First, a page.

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New Potential Approach to Combat Breast Cancer’s Spread

doctor going over mammogram with patient

Cancer is most dangerous when it spreads from the primary tumor to other parts of the body. Responsible for about 90% of cancer deaths, metastasis is a grim reality of a complex process that scientists are still trying to understand.

Metastatic tumors develop years, sometimes decades, later in 30% to 40% of breast cancer survivors. Although treatments can lengthen the lives of women with recurrent or metastatic breast cancer, the disease is most often incurable at that point.

Scientists are now working to understand and detect early signs of breast cancer’s spread—and potentially prevent it.

Sandra McAllister in lab

“The question lurking in every survivor’s mind is, ‘Will my cancer come back?’” says cancer biologist Sandra McAllister, Ph.D., of Brigham and Women’s Hospital in Boston. “That’s what we’re trying to answer—what’s the likelihood the cancer will come back and how do we target it before it does.”

Using a four-year, $720,000 grant from the American Cancer Society, McAllister is building on her previous research that found some tumors release substances that awaken dormant cancer cells elsewhere in the body. These malignant offspring had broken away from the primary tumor before its removal and landed quietly in a tissue far from the original mass that spawned them. Once awakened, the cancer cells turn into life-threatening metastatic tumors.

McAllister and her lab team gave this long-range communication a name: systemic instigation. It is an “instigator” tumor that signals dormant “responder” cancer cells to grow.

Rooting Out the Bad Actors

McAllister is now trying to figure out what specific characteristics make a tumor an instigator. “Two different tumors may grow at the same rate and look the same under the microscope, but one acts like an instigator and the other one doesn’t,” she says.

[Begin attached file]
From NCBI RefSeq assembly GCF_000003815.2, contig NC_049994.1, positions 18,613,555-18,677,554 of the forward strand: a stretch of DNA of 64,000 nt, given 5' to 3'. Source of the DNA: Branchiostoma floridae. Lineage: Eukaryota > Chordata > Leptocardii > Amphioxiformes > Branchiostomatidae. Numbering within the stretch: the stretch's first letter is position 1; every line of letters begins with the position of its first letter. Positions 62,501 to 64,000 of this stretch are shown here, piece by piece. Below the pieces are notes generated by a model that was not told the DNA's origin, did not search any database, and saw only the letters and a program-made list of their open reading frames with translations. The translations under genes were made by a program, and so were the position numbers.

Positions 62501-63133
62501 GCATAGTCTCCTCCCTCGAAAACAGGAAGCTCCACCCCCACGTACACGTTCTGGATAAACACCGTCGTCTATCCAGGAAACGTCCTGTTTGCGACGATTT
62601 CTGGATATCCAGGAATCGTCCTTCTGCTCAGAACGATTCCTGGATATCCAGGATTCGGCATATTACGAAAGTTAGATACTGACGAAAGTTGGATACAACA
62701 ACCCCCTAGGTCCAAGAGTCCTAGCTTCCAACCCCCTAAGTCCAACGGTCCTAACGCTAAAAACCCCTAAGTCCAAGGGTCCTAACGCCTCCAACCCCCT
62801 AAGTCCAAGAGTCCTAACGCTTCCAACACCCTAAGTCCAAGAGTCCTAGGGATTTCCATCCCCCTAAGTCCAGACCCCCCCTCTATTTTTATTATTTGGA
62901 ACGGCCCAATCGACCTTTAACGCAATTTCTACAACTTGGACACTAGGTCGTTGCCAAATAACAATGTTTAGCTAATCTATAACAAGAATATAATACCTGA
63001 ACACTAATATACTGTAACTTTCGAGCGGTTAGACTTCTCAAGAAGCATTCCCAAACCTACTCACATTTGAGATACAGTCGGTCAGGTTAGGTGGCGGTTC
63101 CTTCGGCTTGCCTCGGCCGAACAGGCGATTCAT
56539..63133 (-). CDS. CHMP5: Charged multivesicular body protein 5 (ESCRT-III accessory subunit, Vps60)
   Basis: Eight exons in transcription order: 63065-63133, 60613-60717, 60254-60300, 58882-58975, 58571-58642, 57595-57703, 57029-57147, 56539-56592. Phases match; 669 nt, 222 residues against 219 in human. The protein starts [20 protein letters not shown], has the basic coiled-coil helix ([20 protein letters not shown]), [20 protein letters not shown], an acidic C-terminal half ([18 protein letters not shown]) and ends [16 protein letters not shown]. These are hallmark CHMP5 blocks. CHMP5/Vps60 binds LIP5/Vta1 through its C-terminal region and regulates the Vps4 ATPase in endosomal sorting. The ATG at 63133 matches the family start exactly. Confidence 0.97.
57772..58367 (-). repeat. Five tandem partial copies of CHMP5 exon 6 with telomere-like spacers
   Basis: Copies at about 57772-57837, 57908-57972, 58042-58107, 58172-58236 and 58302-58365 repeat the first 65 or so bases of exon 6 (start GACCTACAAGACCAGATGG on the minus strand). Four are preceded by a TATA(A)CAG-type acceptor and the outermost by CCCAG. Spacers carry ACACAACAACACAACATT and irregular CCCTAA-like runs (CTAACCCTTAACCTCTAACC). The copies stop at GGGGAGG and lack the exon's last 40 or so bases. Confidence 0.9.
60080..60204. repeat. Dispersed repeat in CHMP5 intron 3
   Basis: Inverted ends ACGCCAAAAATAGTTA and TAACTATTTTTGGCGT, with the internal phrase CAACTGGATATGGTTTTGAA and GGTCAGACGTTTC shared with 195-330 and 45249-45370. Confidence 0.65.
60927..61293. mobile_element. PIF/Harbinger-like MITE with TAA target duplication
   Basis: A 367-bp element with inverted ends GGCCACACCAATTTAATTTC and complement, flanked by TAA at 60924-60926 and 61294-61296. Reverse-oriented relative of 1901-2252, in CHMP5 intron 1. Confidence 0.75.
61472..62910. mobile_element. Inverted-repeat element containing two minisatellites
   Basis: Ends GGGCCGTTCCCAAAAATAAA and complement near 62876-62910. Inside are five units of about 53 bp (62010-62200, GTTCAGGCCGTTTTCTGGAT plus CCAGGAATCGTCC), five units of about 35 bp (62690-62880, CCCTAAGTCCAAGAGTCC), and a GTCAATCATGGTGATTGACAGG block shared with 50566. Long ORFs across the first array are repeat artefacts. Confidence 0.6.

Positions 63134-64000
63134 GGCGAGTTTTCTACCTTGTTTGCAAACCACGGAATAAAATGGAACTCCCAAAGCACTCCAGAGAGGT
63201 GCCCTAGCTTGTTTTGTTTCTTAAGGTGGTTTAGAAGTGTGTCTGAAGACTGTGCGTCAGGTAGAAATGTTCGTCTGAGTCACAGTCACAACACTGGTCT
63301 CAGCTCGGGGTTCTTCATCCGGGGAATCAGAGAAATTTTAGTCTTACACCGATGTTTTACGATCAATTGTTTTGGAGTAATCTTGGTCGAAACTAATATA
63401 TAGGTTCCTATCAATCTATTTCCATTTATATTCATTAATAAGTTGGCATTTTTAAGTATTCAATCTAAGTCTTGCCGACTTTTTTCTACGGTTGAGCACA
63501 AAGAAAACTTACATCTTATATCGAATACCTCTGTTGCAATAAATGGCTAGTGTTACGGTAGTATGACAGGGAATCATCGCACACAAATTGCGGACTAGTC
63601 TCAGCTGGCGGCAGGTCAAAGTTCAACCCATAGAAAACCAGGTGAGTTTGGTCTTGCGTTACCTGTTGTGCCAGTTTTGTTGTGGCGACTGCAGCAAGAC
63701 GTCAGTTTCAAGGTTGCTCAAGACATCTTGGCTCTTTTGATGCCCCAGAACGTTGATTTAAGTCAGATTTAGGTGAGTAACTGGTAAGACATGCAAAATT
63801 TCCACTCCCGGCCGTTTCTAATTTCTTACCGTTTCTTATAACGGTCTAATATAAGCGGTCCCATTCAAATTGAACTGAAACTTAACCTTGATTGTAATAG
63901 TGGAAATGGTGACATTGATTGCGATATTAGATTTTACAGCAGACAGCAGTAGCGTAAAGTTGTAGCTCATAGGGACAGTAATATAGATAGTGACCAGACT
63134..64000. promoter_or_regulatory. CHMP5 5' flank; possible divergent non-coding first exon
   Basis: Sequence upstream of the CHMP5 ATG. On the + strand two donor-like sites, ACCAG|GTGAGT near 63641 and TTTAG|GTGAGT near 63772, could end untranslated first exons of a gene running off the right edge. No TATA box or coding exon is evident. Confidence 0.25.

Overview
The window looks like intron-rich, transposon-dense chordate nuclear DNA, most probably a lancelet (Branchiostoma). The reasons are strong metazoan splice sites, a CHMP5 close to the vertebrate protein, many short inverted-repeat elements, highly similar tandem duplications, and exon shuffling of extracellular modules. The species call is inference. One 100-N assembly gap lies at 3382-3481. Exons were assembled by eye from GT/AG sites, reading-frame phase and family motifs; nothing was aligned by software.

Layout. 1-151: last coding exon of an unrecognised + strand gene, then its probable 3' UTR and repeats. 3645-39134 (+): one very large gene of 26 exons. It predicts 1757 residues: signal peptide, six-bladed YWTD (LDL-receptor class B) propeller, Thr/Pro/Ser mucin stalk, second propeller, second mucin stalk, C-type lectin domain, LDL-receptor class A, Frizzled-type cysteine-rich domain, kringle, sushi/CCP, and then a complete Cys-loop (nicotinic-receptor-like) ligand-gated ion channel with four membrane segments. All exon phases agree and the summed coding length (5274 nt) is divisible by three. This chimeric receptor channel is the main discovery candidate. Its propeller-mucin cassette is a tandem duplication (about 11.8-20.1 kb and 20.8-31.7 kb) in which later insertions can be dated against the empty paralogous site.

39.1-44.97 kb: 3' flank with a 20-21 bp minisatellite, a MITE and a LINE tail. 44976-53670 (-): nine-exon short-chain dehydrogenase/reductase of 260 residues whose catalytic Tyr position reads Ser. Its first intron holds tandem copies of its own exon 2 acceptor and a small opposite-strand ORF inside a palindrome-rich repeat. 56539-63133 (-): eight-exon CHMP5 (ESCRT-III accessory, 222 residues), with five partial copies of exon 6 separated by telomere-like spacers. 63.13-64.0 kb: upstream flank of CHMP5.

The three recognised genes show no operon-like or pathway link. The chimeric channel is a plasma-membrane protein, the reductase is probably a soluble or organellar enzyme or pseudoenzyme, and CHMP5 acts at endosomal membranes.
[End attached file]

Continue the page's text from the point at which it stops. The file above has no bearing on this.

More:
To study this, she is implanting two kinds of tumors into mice: breast tumor tissue from patients who had a lumpectomy or mastectomy, and known “responder” tumors. If the responder cells come to life, McAllister’s team dubs the test sample an instigator and molecularly picks it apart along with whatever proteins, growth factors and bone marrow cells are found circulating in the blood. They are conducting similar experiments to learn what makes responder cancer cells susceptible to an instigating tumor’s tricks.

“Our goal is to learn exactly what makes an instigator an instigator so that we can look at a tumor specimen or a blood sample and predict whether it’s likely to cause systemic instigation,” McAllister says. Her earlier research found that some instigating tumors release a protein called osteopontin, and she’s now discovered blood-clotting platelets can instigate cancer growth as well.

McAllister anticipates one day a test will allow oncologists to determine whether a breast cancer patient’s tumor is an instigator and thus likely to recur, helping guide treatment decisions.

She also envisions the development of targeted drugs that would cut the lines of communication between instigating and responding breast cancer cells. “We could halt the systemic instigation process because we would know what to target,” McAllister says. “Once we finish identifying the problem, we can start coming up with the solutions.”